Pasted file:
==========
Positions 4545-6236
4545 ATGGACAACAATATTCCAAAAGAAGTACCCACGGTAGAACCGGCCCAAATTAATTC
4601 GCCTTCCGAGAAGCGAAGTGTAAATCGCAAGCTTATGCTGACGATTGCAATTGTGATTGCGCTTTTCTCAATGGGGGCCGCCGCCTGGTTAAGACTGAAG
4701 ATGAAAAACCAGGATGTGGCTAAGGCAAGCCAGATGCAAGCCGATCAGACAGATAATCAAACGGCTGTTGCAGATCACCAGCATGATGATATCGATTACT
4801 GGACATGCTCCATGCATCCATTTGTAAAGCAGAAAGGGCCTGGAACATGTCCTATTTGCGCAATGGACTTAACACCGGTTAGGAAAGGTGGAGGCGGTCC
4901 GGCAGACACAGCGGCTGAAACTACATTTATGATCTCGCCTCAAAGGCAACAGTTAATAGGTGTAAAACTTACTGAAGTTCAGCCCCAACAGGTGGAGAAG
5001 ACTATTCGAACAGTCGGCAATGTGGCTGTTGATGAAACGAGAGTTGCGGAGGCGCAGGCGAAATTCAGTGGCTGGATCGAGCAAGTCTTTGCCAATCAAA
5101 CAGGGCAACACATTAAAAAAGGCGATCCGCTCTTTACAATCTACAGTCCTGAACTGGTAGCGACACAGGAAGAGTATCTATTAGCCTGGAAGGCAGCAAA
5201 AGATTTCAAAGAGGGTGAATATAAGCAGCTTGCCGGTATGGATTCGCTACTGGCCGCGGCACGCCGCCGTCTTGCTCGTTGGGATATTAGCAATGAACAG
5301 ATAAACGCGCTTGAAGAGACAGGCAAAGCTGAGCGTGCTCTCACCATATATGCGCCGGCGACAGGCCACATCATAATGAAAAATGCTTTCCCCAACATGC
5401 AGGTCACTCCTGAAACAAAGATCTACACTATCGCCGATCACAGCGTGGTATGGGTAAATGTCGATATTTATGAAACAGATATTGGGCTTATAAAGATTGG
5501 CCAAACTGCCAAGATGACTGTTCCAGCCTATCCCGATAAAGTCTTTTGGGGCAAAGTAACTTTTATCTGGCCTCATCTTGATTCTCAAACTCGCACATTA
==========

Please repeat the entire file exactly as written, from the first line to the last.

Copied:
Positions 4545-6236
4545 ATGGACAACAATATTCCAAAAGAAGTACCCACGGTAGAACCGGCCCAAATTAATTC
4601 GCCTTCCGAGAAGCGAAGTGTAAATCGCAAGCTTATGCTGACGATTGCAATTGTGATTGCGCTTTTCTCAATGGGGGCCGCCGCCTGGTTAAGACTGAAG
4701 ATGAAAAACCAGGATGTGGCTAAGGCAAGCCAGATGCAAGCCGATCAGACAGATAATCAAACGGCTGTTGCAGATCACCAGCATGATGATATCGATTACT
4801 GGACATGCTCCATGCATCCATTTGTAAAGCAGAAAGGGCCTGGAACATGTCCTATTTGCGCAATGGACTTAACACCGGTTAGGAAAGGTGGAGGCGGTCC
4901 GGCAGACACAGCGGCTGAAACTACATTTATGATCTCGCCTCAAAGGCAACAGTTAATAGGTGTAAAACTTACTGAAGTTCAGCCCCAACAGGTGGAGAAG
5001 ACTATTCGAACAGTCGGCAATGTGGCTGTTGATGAAACGAGAGTTGCGGAGGCGCAGGCGAAATTCAGTGGCTGGATCGAGCAAGTCTTTGCCAATCAAA
5101 CAGGGCAACACATTAAAAAAGGCGATCCGCTCTTTACAATCTACAGTCCTGAACTGGTAGCGACACAGGAAGAGTATCTATTAGCCTGGAAGGCAGCAAA
5201 AGATTTCAAAGAGGGTGAATATAAGCAGCTTGCCGGTATGGATTCGCTACTGGCCGCGGCACGCCGCCGTCTTGCTCGTTGGGATATTAGCAATGAACAG
5301 ATAAACGCGCTTGAAGAGACAGGCAAAGCTGAGCGTGCTCTCACCATATATGCGCCGGCGACAGGCCACATCATAATGAAAAATGCTTTCCCCAACATGC
5401 AGGTCACTCCTGAAACAAAGATCTACACTATCGCCGATCACAGCGTGGTATGGGTAAATGTCGATATTTATGAAACAGATATTGGGCTTATAAAGATTGG
5501 CCAAACTGCCAAGATGACTGTTCCAGCCTATCCCGATAAAGTCTTTTGGGGCAAAGTAACTTTTATCTGGCCTCATCTTGATTCTCAAACTCGCACATTA